On the MTHFR gene, two variants of mutations can occur:

  • C677T. It’s estimated that 30-40% of the American population may have a mutation at gene position C677T. Those who are homozygous for this variant (meaning they have a double mutation) include about 25% who are of Hispanic descent and 10-15% who are of Caucasian descent.

  • A1298C. Less is known about this variation, but a 2004 study involving 120 blood donors of Irish heritage found that 46.7%, were heterozygous for this variant, and 14.2%, were homozygous.

A 2006 study found that 59% of women with a history of recurrent miscarriages had multiple homozygous gene mutations, including MTHFR, compared to only 10%of women with no mutation.

An MTHFR polymorphism can slow enzymatic reactions down by 40-70%. This leads to elevated homocysteine levels which reduce the body’s ability to eliminate toxins. Vitamin B-12 status was also found to be lower in patients who had C677T and/or A1298C polymorphisms and high levels of plasma homocysteine.

A 2013 study found that hyperhomocysteinemia and vitamin B12 deficiency were found to be significant risk factors for recurrent pregnancy loss. Folate deficiency was more common in controls (63.47%) as compared to the case group(2.56%).

Is Folate Deficiency the Same as B12 Deficiency?

No. In folate deficiency, homocysteine levels are elevated and methylmalonic acid levels are normal. In vitamin B12 deficiency, both homocysteine levels and MMA levels are elevated. (The body makes large amounts of MMA when vitamin B-12 levels drop).

Other Causes of B12 Deficiency

Vitamin B12 deficiency can also be caused by:

Malabsorption: Because intrinsic factor is produced by the parietal cells in the stomach, any damage to the terminal ileum (caused by inflammatory bowel disease, Celiac disease or infection) can impair the absorption of B12 and lead to a deficiency.

Dietary Insufficiency: Excess vitamin B12 is stored in the liver. However, people who eat a strict vegan diet for approximately three years may develop a B12 deficiency due to a lack of dietary intake.

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Identifying a B12 Deficiency

Identifying a B12 Deficiency

Low B12 is associated with poor memory performance, memory loss, disorientation, and dementia with or without mood changes. Other signs include:

● Extreme and/or ongoing fatigue

● Lack of energy

● Poor appetite

● Feeling dizzy or faint

● Headaches

● Numbness or tingling in the limbs

● Dermatitis

● Ringing in the ears

● Feeling out of breath

● Confusion or brain fog

● Anxiety and/or paranoia

● Pale or yellowed skin

How Can You Treat a B12 Deficiency?

If your diet is not providing adequate B12 or your body is unable to absorb it properly, it’s vital that you take a quality ‘active’ B12 supplement to support your body’s needs.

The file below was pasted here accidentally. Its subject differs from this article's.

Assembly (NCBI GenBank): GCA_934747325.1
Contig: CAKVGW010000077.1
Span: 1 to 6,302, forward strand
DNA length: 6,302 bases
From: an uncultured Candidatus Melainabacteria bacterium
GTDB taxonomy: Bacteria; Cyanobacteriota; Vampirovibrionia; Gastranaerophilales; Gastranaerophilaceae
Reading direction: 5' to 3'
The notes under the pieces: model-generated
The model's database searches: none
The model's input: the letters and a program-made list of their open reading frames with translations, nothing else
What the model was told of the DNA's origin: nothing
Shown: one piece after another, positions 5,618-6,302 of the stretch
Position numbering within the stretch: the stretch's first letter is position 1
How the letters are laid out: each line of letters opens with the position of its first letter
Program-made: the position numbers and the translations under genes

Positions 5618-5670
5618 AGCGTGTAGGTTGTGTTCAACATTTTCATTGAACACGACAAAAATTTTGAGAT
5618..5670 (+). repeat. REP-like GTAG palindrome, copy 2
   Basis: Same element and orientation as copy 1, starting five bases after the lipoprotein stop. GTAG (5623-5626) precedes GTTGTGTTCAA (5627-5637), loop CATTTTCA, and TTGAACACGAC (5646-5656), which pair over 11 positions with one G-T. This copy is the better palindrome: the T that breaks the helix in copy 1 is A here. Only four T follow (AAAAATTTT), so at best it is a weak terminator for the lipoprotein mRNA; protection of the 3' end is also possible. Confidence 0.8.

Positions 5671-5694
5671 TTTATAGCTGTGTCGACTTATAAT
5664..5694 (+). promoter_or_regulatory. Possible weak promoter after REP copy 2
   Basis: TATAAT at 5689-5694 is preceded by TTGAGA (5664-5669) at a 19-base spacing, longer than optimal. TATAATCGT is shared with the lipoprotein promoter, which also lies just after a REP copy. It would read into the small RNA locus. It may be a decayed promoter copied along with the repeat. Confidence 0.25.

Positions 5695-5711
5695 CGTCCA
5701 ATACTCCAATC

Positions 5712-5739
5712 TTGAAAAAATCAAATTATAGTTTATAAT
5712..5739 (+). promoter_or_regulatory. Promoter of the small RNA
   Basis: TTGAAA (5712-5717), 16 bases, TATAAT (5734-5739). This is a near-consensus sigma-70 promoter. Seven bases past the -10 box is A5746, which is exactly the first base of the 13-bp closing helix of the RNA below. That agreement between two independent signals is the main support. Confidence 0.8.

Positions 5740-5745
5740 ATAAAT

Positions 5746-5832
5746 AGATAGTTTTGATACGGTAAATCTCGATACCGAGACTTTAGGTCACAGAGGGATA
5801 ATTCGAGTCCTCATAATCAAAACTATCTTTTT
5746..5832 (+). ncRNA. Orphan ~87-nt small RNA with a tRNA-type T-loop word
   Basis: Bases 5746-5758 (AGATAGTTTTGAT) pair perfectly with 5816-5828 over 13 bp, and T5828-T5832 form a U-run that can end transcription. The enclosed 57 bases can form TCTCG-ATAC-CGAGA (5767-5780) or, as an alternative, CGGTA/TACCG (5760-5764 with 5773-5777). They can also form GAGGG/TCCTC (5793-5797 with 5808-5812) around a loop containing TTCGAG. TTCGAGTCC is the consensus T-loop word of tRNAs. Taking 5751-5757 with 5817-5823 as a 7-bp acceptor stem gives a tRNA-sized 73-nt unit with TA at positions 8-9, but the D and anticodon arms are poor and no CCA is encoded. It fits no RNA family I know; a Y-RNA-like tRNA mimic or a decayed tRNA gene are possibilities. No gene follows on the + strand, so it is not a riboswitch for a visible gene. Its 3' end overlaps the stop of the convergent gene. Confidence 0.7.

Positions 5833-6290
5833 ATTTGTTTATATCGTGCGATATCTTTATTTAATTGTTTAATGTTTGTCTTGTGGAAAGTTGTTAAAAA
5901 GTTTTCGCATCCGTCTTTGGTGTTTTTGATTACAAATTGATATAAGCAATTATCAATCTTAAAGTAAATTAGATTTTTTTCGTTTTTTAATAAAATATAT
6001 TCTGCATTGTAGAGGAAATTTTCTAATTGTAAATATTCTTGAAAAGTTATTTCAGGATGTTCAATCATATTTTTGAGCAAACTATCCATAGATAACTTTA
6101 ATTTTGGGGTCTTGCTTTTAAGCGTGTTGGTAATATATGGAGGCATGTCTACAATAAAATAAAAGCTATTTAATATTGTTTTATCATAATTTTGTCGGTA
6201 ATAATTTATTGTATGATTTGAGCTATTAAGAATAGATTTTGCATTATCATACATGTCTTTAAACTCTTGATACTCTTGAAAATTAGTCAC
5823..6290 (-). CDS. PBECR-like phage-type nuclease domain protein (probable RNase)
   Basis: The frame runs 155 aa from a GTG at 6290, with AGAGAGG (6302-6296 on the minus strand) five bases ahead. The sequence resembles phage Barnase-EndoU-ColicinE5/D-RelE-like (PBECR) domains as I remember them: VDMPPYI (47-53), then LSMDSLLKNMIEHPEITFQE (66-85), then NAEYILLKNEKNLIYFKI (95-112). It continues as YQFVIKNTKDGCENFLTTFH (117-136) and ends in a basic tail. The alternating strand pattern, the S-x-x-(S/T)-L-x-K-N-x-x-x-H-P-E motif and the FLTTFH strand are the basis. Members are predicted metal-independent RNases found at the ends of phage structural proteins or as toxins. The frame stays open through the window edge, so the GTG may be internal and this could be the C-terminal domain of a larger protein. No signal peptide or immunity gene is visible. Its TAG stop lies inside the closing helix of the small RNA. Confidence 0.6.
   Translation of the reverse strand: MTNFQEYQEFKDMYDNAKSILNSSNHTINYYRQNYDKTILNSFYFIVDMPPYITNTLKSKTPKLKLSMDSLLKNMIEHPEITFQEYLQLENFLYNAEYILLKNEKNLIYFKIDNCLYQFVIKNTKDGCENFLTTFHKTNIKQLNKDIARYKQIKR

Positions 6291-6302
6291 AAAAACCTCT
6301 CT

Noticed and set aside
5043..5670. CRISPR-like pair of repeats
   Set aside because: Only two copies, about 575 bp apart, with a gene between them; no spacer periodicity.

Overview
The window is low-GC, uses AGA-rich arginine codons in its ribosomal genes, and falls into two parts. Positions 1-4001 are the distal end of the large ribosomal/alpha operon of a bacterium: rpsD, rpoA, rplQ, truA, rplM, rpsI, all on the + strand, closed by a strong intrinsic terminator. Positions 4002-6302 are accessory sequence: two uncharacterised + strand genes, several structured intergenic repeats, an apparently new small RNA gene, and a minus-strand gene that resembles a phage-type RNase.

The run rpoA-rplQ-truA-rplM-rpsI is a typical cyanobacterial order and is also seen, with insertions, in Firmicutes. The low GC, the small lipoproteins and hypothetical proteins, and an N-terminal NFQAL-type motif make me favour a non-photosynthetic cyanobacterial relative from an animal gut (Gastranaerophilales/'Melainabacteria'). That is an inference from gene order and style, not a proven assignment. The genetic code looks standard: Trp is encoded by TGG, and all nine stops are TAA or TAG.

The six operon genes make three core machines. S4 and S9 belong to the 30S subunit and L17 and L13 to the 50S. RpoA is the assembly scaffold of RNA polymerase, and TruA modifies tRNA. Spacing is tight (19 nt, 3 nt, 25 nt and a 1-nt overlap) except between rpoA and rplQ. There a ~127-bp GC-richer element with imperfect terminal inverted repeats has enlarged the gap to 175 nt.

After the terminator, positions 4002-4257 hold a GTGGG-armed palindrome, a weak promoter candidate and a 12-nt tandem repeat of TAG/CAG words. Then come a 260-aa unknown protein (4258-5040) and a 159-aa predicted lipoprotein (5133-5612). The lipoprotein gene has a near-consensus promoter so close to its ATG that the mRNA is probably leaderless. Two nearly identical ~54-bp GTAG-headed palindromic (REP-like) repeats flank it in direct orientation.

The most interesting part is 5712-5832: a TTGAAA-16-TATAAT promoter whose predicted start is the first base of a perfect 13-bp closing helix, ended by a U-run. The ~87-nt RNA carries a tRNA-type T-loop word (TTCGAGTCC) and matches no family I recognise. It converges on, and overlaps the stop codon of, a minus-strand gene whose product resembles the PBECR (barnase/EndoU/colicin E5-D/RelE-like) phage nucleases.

In a study involving people with C677Tgenotypes, researchers found that TThomozygotes responded better with both folate and B levels above the median.

Unfortunately, many commercial supplements contain forms of B12 that the body cannot use effectively (cyanocobalamin), especially in the case of MTHFR gene defects or enzyme deficiencies. The synthetic form, cyanocobalamin (most often used in vitamins and fortified foods), occurs only in trace amounts in human tissues and is not absorbed well by the body.

The three active forms of Vitamin B12 include Hydroxocobalamin, Adenosylcobalamin, and Methylcobalamin. These forms are bioidentical to those naturally occurring in your body and in the foods we eat. Complex conversions are not required: your body can use and benefit from these forms immediately.

Two ways that you can get more B12 into your body include:

  1. Eating foods that are high in B12 and
  2. Through supplementation

Food Sources with B12

Unlike the other B vitamins, B12 is almost exclusively available in animal products because it is synthesized by bacteria in a process that takes place in the gut of ruminant animals. This is one of the reasons that vegans and vegetarians are often deficient in B12. However, plenty of people who eat animal products are also lacking in this vital nutrient.

Foods that contain vitamin B12

● Lean meats: red meat, poultry, fish

● Eggs

● Shellfish: clams, oysters, mussels

● Organ meats: liver

● Fish: trout, salmon, canned tuna

● Dairy products: yogurt, cheese, milk


In the case of digestive malfunction or MTHFR mutation(s), supplementing B12 may be more efficient than obtaining it through food. If your gut is lacking in intrinsic factors, your uptake of vitamin B12 will be impaired. This can result in a B12 deficiency.


The absorption, assimilation and methylation of B12 is a very complex process, which leaves many opportunities for error. For this reason, those with an MTHFR mutation may end up with a B12 deficiency even if they consume sufficient amounts of vitamin B12 in their diets.

Methyl-Life’s® B12 Complete is a proprietary formula that contains all three active forms of B12. It’s suitable for vegans, vegetarians, as well as those who have B12 deficiencies, Parkinson’s, Crohn’s, mental health issues, or people with MTR, MTRR, COMT or other gene defects affecting B12 metabolism.


An MTHFR genetic mutation should be taken seriously. By impairing your body’s ability to create methylfolate, this mutation has a domino effect on many other nutrient levels, especially vitamin B12.

Because symptoms can vary depending on the type of mutation you have and whether the variations affect one or many of your MTHFR genes, it is imperative to understand the risks associated with your particular genotype. This can be identified through an MTHFR test.

A B12 deficiency can affect every aspect of daily function: mood, homocysteine metabolism, energy levels, DNA replication, neurological function, and more. But making changes to your diet and lifestyle — and supplementing with a quality B12 formula — can help you optimize your body’s methylation processes and reduce the risk of symptoms.

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    Written By,